Thakeham Overlap

Saturday morning, coffee, books, disappointed cat, and things from list to do today was how it started. I grabbed my notebook to amend my list of things to do today and that moment when the pen hit the page lightning happened and these sketches emerged quickly. Wow!

Thakeham. “Eureka!”

I’d been reading through a book on the Thakeham Tiles Railway and looking at some photos and daydreaming about model railways when it struck me how well suited the Thakeham plan as an application of my Overlap idea.

Place the sand unloading in the front scene. Let the mainline stretch across the back scene. Frame that fascinating little bridge in that back scene too.

I regret that there are no turnouts in the plan—especially as the size of turnout components makes making them in 16mm scale quite attractive. 16mm? Yeah, I was thinking this would be built in 16mm and be a place for the Ruston and my skips could roam.

Just like on Fen End Pit (video link above) the railway would move live loads of sand through the scenes. Live loads of sand, just like the real thing, pretty realistic eh?

It would be really easy to declare an intention to build a model railway but, frankly, my day job is consuming too much of my life right now. I could build a diorama to at least feel that sense of productive in the hobby again. So, in my sketchbook and based on a terrific photo of the area around the bridge, I started sketching a plan.

Counting the courses of bricks seems to land at each abutment being eleven high. I should go measure a real concrete block to get a sense of how high one is and, from there, I can extrapolate that into the related proportions of each part of the scene. Similarly estimating the dimensions of the bridge itself could be based on photos I’ve seen against the gauge of the track. Variables like these, in my sketch, are X and K.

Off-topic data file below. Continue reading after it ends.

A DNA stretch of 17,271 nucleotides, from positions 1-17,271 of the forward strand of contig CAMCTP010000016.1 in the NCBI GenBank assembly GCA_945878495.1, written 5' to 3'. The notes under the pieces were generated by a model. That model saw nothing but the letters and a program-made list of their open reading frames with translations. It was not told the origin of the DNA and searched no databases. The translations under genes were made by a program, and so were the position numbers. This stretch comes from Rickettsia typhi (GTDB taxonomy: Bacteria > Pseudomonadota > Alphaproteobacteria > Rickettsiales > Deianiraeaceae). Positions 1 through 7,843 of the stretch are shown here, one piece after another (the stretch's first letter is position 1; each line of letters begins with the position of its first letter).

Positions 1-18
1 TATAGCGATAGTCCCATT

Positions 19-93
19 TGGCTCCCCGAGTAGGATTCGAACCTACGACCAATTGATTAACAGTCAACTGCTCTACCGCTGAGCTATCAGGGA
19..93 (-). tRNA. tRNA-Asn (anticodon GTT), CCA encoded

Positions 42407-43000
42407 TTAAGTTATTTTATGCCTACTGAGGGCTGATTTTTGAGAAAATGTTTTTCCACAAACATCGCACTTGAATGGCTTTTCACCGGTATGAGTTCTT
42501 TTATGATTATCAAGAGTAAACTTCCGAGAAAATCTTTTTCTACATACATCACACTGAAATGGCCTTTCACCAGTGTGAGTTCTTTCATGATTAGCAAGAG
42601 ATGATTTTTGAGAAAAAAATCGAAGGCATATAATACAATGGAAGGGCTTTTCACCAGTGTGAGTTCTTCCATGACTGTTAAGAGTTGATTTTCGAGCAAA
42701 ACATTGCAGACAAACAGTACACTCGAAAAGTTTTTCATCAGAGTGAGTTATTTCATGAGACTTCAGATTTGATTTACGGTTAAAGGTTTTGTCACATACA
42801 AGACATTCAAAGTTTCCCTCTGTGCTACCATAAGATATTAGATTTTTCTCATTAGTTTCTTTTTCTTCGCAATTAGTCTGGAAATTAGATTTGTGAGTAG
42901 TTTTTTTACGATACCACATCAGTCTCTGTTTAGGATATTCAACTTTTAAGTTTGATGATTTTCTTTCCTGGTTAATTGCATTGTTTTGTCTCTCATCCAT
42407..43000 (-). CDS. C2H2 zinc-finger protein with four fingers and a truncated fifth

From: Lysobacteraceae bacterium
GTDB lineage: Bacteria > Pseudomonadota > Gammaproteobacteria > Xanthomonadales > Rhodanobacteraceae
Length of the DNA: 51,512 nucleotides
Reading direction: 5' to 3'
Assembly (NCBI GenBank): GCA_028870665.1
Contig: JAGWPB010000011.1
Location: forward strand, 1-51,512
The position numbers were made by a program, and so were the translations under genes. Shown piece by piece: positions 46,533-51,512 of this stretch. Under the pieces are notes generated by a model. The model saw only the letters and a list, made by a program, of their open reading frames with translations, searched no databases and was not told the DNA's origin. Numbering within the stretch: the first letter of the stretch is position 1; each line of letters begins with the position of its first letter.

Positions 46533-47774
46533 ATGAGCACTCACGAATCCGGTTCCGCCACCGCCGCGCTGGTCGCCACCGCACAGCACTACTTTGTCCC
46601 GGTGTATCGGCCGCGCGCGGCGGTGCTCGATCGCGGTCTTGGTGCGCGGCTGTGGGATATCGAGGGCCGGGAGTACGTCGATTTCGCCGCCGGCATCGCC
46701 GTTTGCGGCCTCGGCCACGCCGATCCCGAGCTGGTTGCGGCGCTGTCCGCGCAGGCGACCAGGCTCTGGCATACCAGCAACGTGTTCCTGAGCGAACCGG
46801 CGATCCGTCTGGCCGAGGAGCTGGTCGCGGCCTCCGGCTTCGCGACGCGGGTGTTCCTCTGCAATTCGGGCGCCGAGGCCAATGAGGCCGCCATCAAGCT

Wouldn’t it be cool to build this up in the style of the Paddington TV show? I love those stories and, equally, that program. The way they moved between rendering approaches is brilliant and could be a powerful way of constructing a model railway and establishing focus between each component of the scene and the context of the models.


Michael Campbell has built a beautiful layout based on Thakeham Tiles and discusses it on his blog: http://michaelsrailways.blogspot.com/p/thakeham-tiles.html

The link, above, to introduce Thakeham is from the Industrial Railway Society’s site: https://www.irsociety.co.uk/Archives/2/thakeham.htm



Categories: model railway design, Thakeham Tiles

Tags: , , ,

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